[opc@mydrupal ~]$ sudo su -
# yum -y install
# yum -y install
# yum-config-manager --enable remi-php74

We can install PHP:

# yum -y install php php-cli php-mysqlnd php-zip php-gd \
                 php-mcrypt php-mbstring php-xml php-json

Now we will download and unpack WordPress:

# cd /var/www/
# wget
# tar zxvf latest.tar.gz
# rm -rf html/ latest.tar.gz 
# mv wordpress html
# chown apache. -R html

As we are using Oracle Linux 7 on OCI, we also need to perform some security operations on our system to allow connections to our webserver but also allow the Apache’s process to modify files and connect to the database and to other services:

# firewall-cmd --zone=public --permanent --add-port=80/tcp
# firewall-cmd --reload
# setsebool -P httpd_can_network_connect_db 1
# setsebool -P httpd_can_network_connect 1
# cd /vaw/www
# chcon --type httpd_sys_rw_content_t html

We also need to add a rule on OCI for the Public Subnet to also allow connections to port 80:

We can start Apache (httpd) , and point our browser to the public ip, we should see the WordPress Installation Wizard:

Installing MySQL 8.0

We will install MySQL 8.0 in parallel on both database servers we created.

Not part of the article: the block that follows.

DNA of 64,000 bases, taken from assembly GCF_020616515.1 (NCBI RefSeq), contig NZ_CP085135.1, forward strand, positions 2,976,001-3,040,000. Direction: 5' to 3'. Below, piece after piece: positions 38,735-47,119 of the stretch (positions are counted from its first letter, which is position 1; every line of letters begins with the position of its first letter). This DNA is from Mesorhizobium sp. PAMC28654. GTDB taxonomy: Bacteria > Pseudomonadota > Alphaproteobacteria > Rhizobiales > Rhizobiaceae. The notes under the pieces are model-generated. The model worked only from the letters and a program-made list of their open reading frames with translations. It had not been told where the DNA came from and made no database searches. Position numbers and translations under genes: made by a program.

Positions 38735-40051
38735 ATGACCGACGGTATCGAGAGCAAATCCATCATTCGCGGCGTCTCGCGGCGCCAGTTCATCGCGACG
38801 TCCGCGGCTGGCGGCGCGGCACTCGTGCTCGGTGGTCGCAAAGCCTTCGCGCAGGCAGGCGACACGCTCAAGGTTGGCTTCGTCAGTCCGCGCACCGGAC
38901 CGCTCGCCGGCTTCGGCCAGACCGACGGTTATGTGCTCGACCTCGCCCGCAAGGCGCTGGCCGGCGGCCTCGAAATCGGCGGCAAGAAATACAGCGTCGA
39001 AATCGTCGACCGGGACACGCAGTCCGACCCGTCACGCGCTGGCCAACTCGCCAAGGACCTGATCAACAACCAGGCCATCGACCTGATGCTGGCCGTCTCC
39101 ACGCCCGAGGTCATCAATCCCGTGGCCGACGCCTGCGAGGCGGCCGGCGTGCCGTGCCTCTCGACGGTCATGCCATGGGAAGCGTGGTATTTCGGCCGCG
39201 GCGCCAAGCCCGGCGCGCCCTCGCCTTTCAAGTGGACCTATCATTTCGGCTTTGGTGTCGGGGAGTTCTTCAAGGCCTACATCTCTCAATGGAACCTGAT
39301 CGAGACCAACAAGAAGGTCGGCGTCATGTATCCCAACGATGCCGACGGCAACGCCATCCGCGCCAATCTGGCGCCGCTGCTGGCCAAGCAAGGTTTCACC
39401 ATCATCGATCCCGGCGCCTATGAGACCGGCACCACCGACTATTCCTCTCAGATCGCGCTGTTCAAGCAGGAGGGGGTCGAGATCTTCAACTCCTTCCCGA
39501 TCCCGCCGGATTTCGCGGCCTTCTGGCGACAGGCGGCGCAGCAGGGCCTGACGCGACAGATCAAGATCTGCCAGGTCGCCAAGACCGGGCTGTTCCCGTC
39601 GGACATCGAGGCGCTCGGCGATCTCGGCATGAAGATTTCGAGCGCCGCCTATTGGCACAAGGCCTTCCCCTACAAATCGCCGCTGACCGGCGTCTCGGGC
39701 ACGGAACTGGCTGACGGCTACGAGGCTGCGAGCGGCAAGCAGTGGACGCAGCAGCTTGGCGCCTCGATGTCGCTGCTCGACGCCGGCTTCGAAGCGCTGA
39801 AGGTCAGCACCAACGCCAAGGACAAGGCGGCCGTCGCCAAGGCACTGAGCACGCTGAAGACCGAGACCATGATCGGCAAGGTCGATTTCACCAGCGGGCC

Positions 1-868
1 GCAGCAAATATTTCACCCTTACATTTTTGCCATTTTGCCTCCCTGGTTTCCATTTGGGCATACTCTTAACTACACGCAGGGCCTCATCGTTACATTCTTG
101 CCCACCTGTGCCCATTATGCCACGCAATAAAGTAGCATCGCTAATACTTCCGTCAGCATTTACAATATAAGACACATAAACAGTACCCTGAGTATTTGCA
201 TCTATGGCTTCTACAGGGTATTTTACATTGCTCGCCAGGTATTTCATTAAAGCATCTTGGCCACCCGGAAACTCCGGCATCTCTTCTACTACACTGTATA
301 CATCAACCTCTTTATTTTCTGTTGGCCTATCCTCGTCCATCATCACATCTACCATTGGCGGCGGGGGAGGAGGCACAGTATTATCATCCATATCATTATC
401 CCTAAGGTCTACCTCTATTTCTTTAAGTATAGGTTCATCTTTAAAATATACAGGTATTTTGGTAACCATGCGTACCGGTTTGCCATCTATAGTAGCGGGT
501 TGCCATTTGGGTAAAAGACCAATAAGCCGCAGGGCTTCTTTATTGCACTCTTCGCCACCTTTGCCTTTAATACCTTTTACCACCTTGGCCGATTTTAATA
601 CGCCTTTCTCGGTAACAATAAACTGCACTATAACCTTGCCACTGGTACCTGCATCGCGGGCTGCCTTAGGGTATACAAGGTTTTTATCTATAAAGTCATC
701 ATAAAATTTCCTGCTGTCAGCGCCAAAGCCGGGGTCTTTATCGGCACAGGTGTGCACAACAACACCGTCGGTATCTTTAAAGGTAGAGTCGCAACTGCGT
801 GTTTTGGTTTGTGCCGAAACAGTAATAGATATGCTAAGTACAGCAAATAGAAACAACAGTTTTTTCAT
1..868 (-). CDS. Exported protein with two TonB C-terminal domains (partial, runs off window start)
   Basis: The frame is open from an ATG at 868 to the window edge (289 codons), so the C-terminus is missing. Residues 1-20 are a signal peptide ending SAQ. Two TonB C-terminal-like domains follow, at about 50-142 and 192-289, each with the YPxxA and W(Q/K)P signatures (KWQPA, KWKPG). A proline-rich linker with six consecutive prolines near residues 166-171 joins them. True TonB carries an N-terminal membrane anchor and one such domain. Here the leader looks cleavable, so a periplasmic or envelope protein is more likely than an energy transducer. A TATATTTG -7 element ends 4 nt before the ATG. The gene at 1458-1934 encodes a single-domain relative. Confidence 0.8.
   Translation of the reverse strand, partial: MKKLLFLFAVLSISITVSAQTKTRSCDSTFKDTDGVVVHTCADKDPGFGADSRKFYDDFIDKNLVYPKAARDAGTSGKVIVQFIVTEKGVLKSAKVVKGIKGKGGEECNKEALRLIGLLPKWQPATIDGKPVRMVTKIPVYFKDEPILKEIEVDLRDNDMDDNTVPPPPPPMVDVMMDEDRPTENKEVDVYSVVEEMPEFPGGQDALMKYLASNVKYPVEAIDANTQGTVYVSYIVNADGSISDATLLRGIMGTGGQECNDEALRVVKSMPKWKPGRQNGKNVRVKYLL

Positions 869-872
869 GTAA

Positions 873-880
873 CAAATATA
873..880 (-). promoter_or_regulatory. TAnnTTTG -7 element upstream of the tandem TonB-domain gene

To connect in ssh on our database servers, we will use the webserver as jumphost:

$ ssh -i ~/.ssh/ -A opc@
[opc@mywordpress01 ~]$ ssh
Last login: Fri May 29 06:07:39 2020 from ...
[opc@mymysql01 ~]$ sudo su -
[root@mymysql01 ~]#

For convenience, we will edit on all 3 servers the file /etc/hoststo have those entries: mywordpress01 mymysql01 mymysql02

We will first install the MySQL 8.0 repository on all 3 servers (even on the webserver in case we want to install MySQL Shell for testing or orchestrating without having to jump on a database server):

# yum install -y

Now on mymysql01 and mymysql02 we perform the exact same commands to install MySQL 8.0, MySQL Shell and start it:

# yum install -y mysql-server mysql-shell
# systemctl start mysqld
# systemctl enable mysqld

On both servers we will configure or Shell (this is optional):

# mysqlsh
mysql-js> shell.options.setPersist('history.autoSave', 1)
mysql-js> shell.options.setPersist('history.maxSize', 5000)
and we quit (I use ^D)
# cp /usr/share/mysqlsh/prompt/prompt_256pl+aw.json ~/.mysqlsh/prompt.json

Changing root password

Once again on both servers, we will connect using the default generated password and change it:

# grep password /var/log/mysqld.log
2020-05-28T17:54:12.872680Z 6 [Note] [MY-010454] [Server] 
A temporary password is generated for root@localhost: t=Vi8ftN&i2Q
# mysqlsh --sql root@localhost